1

I managed to change the page layout (equal left/right margins) of a thesis' frontispiece with:

\setlrmargins{*}{*}{1}
\checkandfixthelayout

and now I'd like to restore memoir's default page layout. How can I do that?

  • 1
    Not tested, but maybe you can do the previous change inside a group. (Inside \begingroup \endgroup) and then it could be restored without commands. Ask me to delete if not work – koleygr Feb 24 '18 at 15:51
  • I don't think memoir supports different page layouts in the same document. You can do it with geometry, though. Do you know about frontespizio? – egreg Feb 24 '18 at 15:58
  • @koleygr can you please turn your comment into an answer? it seems to work! – Alessandro Cuttin Feb 24 '18 at 16:03
  • @egreg I successfully used frontespizio in the past! :) However, the title page required for my doctoral thesis is not easy to reproduce with frontespizio, and I opted for a manual reproduction of the word template provided by the university ;) – Alessandro Cuttin Feb 24 '18 at 16:07
  • I've found frontespizio very flexible. Is there a specimen for the title page? – egreg Feb 24 '18 at 16:17
2

Not an answer to the specific problem, but here's how you can use frontespizio, given the template at http://www2.units.it/dott/files/EFFronte.doc

\documentclass[a4paper]{memoir}
\usepackage[norules,noadvisor]{frontespizio}

\begin{document}

\begin{frontespizio}
\begin{Preambolo*}
\usepackage{newtxtext}
\renewcommand{\frontinstitutionfont}{\fontsize{22}{24}\bfseries}
\renewcommand{\frontdivisionfont}{\fontsize{18}{24}\bfseries}
\renewcommand{\fronttitlefont}{\fontsize{20}{24}\bfseries}
\renewcommand{\frontsubtitlefont}{\fontsize{10}{12}\selectfont}
\renewcommand{\frontnamesfont}{\fontsize{14}{18}\selectfont}
\renewcommand{\frontfootfont}{\fontsize{14}{18}\bfseries}
\end{Preambolo*}
\Logo[3cm]{trieste}
\Istituzione{UNIVERSIT\`A DEGLI STUDI DI TRIESTE}
\Divisione{XLII CICLO DEL DOTTORATO DI RICERCA IN}
\Scuola{PENNUTISTICA}
\Titolo{TITOLO DELLA TESI}
\Sottotitolo{Settore scientifico-disciplinare: PEN/99}

\NCandidato{}
\Candidato{%
  \begin{minipage}{\textwidth}\centering
  \begin{tabular}{@{}l@{}}
  \normalfont DOTTORANDO \\
  \bfseries Alessandro Cuttin\\[2ex]
  \normalfont COORDINATORE \\
  \bfseries PROF. Frederick Frankenstein \\[2ex]
  \normalfont SUPERVISORE DI TESI \\
  \bfseries PROF. The Monster
  \end{tabular}
  \end{minipage}}
\Piede{ANNO ACCADEMICO 2017/2018}
\end{frontespizio}

\end{document}

enter image description here

| improve this answer | |
  • well, thank you very much! I'll try to put it in the document before the submission :) – Alessandro Cuttin Feb 25 '18 at 11:01
  • Pennutistica? :) – CarLaTeX Feb 25 '18 at 19:43
  • @CarLaTeX The more general area including duckology, of course. – egreg Feb 25 '18 at 20:38
  • @egreg I suspected it, LOL! – CarLaTeX Feb 25 '18 at 20:40
2

In latex, it is possible to make temporary changes or change temporary some variables by using \begingroup and \endgroup and do our changes between these two commands.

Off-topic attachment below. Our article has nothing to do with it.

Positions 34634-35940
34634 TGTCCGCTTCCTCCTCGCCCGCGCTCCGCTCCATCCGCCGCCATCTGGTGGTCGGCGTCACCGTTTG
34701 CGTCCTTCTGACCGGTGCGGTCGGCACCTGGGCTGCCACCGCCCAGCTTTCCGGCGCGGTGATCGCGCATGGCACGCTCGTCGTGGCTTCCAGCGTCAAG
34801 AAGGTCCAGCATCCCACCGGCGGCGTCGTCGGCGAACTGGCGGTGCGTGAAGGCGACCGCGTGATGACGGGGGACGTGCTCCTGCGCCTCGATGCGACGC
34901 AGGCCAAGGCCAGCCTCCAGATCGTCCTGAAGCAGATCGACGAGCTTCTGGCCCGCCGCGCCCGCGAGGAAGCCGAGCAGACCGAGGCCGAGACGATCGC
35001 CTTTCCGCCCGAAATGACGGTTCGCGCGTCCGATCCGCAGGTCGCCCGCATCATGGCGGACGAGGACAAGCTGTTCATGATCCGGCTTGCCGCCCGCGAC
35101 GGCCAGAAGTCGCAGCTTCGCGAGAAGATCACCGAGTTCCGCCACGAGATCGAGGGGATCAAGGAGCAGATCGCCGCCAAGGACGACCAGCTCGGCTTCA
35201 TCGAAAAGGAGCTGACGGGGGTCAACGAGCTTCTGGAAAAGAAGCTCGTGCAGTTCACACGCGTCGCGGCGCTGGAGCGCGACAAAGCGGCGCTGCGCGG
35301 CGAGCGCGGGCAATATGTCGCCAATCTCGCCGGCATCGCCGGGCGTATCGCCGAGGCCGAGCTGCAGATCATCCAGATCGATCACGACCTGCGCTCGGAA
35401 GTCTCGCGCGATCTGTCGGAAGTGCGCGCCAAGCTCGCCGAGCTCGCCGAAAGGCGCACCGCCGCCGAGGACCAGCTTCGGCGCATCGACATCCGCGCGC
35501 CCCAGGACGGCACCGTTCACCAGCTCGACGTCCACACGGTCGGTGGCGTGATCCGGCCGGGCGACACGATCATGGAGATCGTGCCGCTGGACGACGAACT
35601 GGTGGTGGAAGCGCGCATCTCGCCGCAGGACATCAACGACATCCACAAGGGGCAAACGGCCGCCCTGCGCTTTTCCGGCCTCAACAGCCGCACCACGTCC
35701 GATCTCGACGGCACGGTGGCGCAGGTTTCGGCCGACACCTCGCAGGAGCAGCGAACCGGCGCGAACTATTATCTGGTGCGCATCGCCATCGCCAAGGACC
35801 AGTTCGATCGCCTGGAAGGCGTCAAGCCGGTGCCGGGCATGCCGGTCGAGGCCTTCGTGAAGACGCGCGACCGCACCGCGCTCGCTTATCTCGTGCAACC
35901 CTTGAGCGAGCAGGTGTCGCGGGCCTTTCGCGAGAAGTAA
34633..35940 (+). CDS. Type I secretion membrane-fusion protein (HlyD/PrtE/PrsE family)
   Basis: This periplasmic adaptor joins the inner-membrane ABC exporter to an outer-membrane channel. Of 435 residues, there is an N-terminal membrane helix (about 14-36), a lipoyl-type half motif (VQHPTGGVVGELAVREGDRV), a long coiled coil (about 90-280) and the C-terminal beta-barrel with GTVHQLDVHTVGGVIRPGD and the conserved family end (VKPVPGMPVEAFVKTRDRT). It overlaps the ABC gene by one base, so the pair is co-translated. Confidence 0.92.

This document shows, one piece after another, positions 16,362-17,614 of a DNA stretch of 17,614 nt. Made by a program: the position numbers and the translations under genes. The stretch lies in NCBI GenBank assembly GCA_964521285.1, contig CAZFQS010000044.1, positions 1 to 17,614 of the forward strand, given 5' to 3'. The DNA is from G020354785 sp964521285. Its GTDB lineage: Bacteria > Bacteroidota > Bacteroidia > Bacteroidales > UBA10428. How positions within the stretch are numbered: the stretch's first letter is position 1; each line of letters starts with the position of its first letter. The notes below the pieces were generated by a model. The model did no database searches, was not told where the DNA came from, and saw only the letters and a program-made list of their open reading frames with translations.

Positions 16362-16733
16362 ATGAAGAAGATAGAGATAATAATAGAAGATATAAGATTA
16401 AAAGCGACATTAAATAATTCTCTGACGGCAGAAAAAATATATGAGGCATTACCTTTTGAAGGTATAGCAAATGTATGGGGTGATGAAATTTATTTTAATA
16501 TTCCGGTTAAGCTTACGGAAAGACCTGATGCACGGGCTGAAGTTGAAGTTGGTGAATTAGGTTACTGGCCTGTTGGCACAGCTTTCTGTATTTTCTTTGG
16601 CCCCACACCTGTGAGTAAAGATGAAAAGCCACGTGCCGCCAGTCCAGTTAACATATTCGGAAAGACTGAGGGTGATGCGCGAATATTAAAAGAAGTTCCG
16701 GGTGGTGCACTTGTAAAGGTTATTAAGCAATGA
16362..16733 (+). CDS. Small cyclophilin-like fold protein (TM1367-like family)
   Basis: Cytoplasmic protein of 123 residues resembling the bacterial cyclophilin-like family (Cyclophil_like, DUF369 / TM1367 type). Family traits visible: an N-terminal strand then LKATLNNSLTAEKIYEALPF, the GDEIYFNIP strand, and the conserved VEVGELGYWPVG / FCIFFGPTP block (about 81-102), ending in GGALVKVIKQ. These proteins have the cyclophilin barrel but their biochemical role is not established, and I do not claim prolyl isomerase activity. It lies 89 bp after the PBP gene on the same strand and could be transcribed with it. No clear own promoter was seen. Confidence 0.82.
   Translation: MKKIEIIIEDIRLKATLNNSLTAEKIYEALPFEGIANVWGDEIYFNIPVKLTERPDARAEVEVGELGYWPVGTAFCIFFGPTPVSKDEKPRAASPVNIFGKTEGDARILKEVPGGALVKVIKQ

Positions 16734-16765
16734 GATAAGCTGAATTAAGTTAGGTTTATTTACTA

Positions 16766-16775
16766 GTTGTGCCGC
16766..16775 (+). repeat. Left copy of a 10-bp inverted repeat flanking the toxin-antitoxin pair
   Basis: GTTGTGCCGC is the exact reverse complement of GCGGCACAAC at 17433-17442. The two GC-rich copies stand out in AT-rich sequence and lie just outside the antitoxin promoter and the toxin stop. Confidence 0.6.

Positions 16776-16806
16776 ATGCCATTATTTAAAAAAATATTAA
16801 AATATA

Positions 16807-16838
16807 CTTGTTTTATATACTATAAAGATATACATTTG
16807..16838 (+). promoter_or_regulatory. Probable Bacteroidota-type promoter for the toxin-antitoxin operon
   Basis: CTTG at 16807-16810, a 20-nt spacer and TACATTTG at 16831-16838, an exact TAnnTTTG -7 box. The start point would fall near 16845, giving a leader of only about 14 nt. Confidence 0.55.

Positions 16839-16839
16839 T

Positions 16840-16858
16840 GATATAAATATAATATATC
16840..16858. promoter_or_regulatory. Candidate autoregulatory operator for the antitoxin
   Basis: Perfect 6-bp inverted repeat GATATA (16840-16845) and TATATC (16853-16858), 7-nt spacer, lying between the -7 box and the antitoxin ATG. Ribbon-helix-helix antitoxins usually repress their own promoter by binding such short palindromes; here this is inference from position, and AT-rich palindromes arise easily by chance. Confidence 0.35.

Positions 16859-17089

I am answering from a mobile and will improve the answer later.

In your case a \begingroup before the layout change and an \endgroup at the point you want to undo, could work, but be careful to redefine whatever variable possibly defined inside this group without \global or equivalent definition

| improve this answer | |
  • Generally speaking you are right, but changing, for example. margins and textwidth, is problematic. TeX sets type using a specific layout, until the current page overflows. It then cuts off the current page and puts any cutoff text at the top of the next page WITHOUT CHANGING THE LAYOUT for that bit of text. It may then change the layout on the page for succeeding text. In general the layout can only be changed after the text for a page has been completely output and before the text for the following page is started. – Peter Wilson Feb 25 '18 at 20:50
1

The general method of changing a document's layout in the middle of it is:

\documentclass[...]{report}% or book or article or ...
\usepackage{lipsum}
\begin{document}
\lipsum[1]
\twocolumn% if onecolumn document
% make your layout changes here
\onecolumn% if onecolumn document
\lipsum[1]
\end{document}

This is because LaTeX recalculates the layout parameters when switching between one and two columns (I don't know about the multicolumn package). I originally got this many years ago from Donald Arseneau.

For the memoir class, as an example:

\documentclass[,...]{memoir}
\usepackage{lipsum}
% change the layout if you wish
\checkandfixthelayout
\begin{document}
\lipsum[1]
\twocolumn
\setlrmarginsandblock{3in}{*}{1}% increase the margins & reduce text width
\checkandfixthelayout
\onecolumn
\lipsum[1]
\end{document}

To get the details of memoir's original layout you could simply process:

\documentclass{memoir}
\checkandfixthelayout
\begin{document}
\end{document}

which will print all the values on the terminal.

| improve this answer | |

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